• The Vancouver Public Aquarium Case

    Pages: 15

    This is a 15 page paper discussing the marketing case of the Vancouver Public Aquarium (1987). In the case presented, the Public Relation Director has to consider a request from the Educational Programs Coordinator to restrict access to the Aquarium for school groups only during the weekday winter hours of 10 a.m. to 3 p.m. In considering his alternatives, the Director has to take into account the six significant markets: schools, members, general admissions, donors, volunteers, and scientists in addition to other factors which would be affected by change such as gift store hours, customer satisfaction and improving the efficiency of the advertising budget and campaigns. The case is presented using the Harvard Methodology format: problem definition, alternative solutions, critical success factors, evaluation of the problem and conclusion. Bibliography lists 5 sources.

    File: D0_TJVanPA1.rtf

    Send Me This Paper »


    Sample Text:
    THE VANCOUVER PUBLIC AQUARIUM CASE Tracey Church 03/2003 Please Problem  Definition The Vancouver Public Aquarium (VPA) offered five formal educational programs to the Vancouver area school system students which would allow classroom field trips of children from kindergarten to grade  12 to visit the Aquarium and have guided tours. The school market is considered a very important one to the non-profit organization and Richard Knight, the Public Relations Director had  received a memo from Elizabeth Dewey, the Educational Programs Coordinator proposing that the Aquarium restrict weekday admissions to only school tours during the hours 10:00 a.m. to 3:00 p.m. The  reason for the request was because they had received some complaints from members of the general public who found it "irritating to browse through the galleries with all the screaming  kids around" and the teachers had felt that "the feeding performances ... could be geared more to the predominantly younger weekday market" (VPA Case 20, p. 255). Because the non-profit  organization relied heavily upon the school programs within the Aquarium and the revenue generated by the general public, Knight had to consider carefully his response to the request to restrict  access during the day. A second problem presented to Knight was that of a seemingly inefficient advertising campaign in which the population surveyed was not aware of any of the  advertising campaigns by the Aquarium. Since the Aquarium had an advertising budget of $120,000 per year, Knight wanted to explore different possibilities within the advertising budget in accordance with the  request for restricted hours for school groups. Alternative Solutions The VPA in 1986 offered the availability of six school tours per day and averaged about five per day. Despite the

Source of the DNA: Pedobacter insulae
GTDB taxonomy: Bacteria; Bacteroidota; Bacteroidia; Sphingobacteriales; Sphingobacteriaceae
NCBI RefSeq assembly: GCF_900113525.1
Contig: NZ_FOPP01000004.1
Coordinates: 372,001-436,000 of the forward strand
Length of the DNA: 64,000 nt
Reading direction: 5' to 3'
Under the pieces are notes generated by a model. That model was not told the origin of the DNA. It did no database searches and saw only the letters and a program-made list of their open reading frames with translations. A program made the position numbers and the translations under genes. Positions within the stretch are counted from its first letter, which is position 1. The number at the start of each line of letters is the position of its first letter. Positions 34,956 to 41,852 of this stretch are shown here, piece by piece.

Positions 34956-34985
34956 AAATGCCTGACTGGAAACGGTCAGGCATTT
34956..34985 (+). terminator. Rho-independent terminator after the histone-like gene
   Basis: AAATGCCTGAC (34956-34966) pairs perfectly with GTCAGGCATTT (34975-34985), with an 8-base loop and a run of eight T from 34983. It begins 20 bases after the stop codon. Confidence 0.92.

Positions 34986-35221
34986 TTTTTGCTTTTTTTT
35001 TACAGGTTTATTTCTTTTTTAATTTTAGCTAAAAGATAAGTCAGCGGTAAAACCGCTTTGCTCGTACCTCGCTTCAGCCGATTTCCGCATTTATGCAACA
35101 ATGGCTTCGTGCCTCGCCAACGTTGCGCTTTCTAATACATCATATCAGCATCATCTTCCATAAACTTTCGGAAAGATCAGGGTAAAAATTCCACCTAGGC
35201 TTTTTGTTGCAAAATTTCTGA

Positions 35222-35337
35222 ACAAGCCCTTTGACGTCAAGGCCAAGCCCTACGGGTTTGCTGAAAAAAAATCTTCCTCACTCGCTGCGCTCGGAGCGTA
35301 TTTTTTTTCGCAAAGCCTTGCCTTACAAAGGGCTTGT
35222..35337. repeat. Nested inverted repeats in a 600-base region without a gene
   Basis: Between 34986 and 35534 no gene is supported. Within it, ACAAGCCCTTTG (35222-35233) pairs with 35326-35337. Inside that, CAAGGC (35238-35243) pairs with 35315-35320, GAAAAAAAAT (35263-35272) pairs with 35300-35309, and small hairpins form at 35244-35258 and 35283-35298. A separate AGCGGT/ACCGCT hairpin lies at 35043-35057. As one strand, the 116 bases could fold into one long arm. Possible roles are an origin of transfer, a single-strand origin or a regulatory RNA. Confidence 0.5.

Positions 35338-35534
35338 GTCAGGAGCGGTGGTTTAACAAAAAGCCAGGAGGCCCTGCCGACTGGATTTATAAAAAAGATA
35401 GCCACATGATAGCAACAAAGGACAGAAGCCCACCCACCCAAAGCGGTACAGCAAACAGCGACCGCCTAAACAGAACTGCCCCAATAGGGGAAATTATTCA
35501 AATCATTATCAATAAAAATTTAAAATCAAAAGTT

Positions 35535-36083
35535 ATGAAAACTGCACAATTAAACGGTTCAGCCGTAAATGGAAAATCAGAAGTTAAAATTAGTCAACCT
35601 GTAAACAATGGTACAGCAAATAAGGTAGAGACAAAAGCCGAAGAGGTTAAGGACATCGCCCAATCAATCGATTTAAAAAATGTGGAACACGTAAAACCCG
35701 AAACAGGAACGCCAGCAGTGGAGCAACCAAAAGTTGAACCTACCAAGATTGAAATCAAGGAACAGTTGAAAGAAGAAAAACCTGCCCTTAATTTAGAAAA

Back to Results